Expand and strengthen sales channels
 
We have made significant efforts to expand and strengthen domestic and international sales channels through the addition of key distributors and dealers that expand beyond our traditional audio-video (“AV”) channels that carry our professional conferencing line. We have directed significant sales efforts toward channel partners who are focused on the tabletop conferencing space. As a result, we have enjoyed a considerable increase in our MAX® conference phone sales. We have also strengthened our presence within the telephony reseller channel, which is best suited to sell our RAV premium conferencing systems and our new MAX IP VoIP conference phones. Also, with the introduction of the Chat 50, we signed up a number of the leading direct marketing resellers (“DMRs”), who are well situated to fulfill broad demand for a high-volume product and also push the Chat 50 into the enterprise space. We have also recently added resources to focus on the audio conferencing opportunities in the federal government market.
 

 
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Broaden our product offerings
 
We believe that we offer the industry’s most complete audio conferencing product line:
 
·  
Professionally installed audio conferencing systems that are used in executive boardrooms, courtrooms, hospitals, and auditoriums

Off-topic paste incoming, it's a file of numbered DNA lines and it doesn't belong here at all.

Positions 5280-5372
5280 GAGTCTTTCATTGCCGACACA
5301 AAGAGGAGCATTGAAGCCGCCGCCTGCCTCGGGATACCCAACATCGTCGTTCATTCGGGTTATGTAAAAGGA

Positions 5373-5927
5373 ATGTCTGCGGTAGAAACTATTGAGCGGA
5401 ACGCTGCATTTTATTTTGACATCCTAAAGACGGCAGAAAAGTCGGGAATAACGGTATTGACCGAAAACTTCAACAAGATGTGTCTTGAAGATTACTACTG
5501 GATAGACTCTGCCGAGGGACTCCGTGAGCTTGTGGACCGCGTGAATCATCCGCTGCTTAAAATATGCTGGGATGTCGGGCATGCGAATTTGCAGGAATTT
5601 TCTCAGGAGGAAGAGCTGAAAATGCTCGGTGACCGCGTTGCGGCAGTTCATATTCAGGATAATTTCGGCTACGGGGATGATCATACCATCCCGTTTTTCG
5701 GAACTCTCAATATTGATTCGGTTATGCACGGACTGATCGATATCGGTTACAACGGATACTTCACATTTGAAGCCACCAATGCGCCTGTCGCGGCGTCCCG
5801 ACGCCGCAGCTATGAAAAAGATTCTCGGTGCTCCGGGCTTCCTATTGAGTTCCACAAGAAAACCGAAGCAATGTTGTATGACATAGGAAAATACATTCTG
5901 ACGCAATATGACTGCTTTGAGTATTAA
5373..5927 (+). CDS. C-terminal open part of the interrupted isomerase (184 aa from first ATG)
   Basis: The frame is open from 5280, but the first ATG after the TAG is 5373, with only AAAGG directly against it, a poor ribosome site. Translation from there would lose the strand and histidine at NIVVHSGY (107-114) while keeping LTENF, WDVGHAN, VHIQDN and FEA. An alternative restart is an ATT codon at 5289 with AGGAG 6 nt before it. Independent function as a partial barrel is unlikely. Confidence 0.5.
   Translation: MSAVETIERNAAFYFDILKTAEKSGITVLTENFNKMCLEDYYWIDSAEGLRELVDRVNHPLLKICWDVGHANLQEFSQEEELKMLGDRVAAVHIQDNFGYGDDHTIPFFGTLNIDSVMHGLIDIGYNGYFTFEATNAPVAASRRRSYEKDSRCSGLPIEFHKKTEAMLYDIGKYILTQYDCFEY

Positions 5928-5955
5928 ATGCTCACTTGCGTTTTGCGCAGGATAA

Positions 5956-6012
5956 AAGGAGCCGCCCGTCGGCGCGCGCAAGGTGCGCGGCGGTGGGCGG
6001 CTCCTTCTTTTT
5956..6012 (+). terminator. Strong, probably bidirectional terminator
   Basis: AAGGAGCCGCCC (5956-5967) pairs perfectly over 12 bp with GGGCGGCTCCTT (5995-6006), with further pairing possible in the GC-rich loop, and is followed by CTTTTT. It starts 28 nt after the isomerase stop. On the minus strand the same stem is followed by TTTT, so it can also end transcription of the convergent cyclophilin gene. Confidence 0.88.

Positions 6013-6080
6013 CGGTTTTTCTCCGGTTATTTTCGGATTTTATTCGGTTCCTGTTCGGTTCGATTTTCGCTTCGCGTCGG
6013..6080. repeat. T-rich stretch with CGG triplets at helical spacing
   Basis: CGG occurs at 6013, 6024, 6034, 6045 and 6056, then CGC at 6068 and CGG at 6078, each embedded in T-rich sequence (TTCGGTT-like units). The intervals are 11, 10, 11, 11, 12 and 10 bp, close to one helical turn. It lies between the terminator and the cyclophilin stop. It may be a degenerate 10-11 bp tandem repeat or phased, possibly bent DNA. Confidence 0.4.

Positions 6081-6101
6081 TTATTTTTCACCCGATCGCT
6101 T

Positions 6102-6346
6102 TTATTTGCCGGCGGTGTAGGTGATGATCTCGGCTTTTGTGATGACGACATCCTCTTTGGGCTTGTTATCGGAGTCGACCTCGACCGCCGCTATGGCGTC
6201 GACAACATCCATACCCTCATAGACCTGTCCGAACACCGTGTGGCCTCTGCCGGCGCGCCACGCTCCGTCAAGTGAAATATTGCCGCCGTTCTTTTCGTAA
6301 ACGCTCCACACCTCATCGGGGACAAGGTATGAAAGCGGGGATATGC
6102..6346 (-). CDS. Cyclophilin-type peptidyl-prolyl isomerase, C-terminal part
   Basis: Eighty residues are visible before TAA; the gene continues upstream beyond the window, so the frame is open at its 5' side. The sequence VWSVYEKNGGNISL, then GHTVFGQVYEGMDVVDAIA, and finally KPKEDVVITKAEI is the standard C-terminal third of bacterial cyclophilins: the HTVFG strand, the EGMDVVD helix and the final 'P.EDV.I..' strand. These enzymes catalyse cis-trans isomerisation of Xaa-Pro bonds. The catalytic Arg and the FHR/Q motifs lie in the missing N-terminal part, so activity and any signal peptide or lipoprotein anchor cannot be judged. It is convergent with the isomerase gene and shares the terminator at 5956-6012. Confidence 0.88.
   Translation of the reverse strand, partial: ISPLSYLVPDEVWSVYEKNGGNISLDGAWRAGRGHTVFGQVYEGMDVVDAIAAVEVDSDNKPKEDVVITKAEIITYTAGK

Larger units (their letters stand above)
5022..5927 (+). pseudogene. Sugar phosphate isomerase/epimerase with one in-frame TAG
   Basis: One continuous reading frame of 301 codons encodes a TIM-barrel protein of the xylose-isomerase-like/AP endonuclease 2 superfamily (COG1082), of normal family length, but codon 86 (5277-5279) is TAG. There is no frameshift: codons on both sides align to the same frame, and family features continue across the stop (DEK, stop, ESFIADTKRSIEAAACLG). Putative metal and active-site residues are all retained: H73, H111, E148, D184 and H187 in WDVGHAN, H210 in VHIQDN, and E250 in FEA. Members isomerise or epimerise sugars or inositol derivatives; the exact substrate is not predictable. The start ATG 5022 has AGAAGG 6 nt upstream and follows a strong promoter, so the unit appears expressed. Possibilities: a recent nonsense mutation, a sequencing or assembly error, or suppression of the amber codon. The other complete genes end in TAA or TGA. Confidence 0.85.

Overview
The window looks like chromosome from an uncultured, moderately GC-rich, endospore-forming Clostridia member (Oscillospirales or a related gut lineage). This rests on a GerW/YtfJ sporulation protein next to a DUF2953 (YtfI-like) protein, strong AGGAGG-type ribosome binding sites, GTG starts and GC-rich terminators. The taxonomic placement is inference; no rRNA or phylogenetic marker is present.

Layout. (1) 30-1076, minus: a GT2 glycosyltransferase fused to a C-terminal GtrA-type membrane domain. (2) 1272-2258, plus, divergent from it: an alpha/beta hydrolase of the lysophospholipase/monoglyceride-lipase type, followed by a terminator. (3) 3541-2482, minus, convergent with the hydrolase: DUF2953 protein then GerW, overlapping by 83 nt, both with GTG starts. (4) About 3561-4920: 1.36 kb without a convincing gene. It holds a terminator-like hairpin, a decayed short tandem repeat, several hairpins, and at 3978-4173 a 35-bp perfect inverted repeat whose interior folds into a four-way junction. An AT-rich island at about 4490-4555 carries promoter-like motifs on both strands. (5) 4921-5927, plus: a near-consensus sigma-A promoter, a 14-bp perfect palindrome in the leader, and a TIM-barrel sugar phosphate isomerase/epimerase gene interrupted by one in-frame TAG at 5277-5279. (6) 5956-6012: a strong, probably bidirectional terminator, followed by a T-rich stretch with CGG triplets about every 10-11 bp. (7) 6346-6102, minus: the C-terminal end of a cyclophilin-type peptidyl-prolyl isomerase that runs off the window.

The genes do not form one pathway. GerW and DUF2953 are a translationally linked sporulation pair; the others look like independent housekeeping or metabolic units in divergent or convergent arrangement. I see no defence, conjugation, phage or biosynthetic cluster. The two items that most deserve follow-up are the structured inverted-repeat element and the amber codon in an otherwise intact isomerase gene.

·  
Premium conferencing systems that integrate with video and web conferencing systems
·  
Tabletop conferencing phones used in conference rooms and offices
·  
Personal conferencing devices that enable hands-free audio communications in new ways that have never before been possible
 
We plan to continue to broaden and expand our product offerings to meet the evolving needs of our customers, address changes in the markets we currently serve, and effectively target new markets for our products.
 
Develop strategic partnerships
 
To stay on the leading edge of product and market developments, we plan to continue to identify partners with expertise in areas strategic to our growth objectives. We will work to develop partnerships with leaders in markets complimentary to conferencing who can benefit from our audio products and technologies and through whom we can access new market growth opportunities.
 
Strengthen existing customer relationships through dedicated support
 
We have developed outstanding technical and sales support teams that are dedicated to providing customers with the best available service and support. We believe our technical support is recognized as among the best in the industry and we will continue to invest in the necessary resources to ensure that our customers have access to the information and support they need to be successful in using our products. We also dedicate significant resources to providing product training to our channel partners worldwide.
 
Markets and Products
 
Our business is primarily focused on audio conferencing. We also previously operated in the conferencing services segment until July 1, 2004 (fiscal 2005), when we sold our conferencing services business to Clarinet, Inc., an affiliate of American Teleconferencing Services, Ltd. doing business as Premiere Conferencing (“Premiere”) and in the business services segment until March 4, 2005 (fiscal 2005), when we sold the remaining operations in that area to 6351352 Canada Inc., a Canada corporation (the “6351352 Canada Inc.”). For additional financial information about our segments, see Note 18 to Consolidated Financial Statements, which are included in this report.
 
Products Overview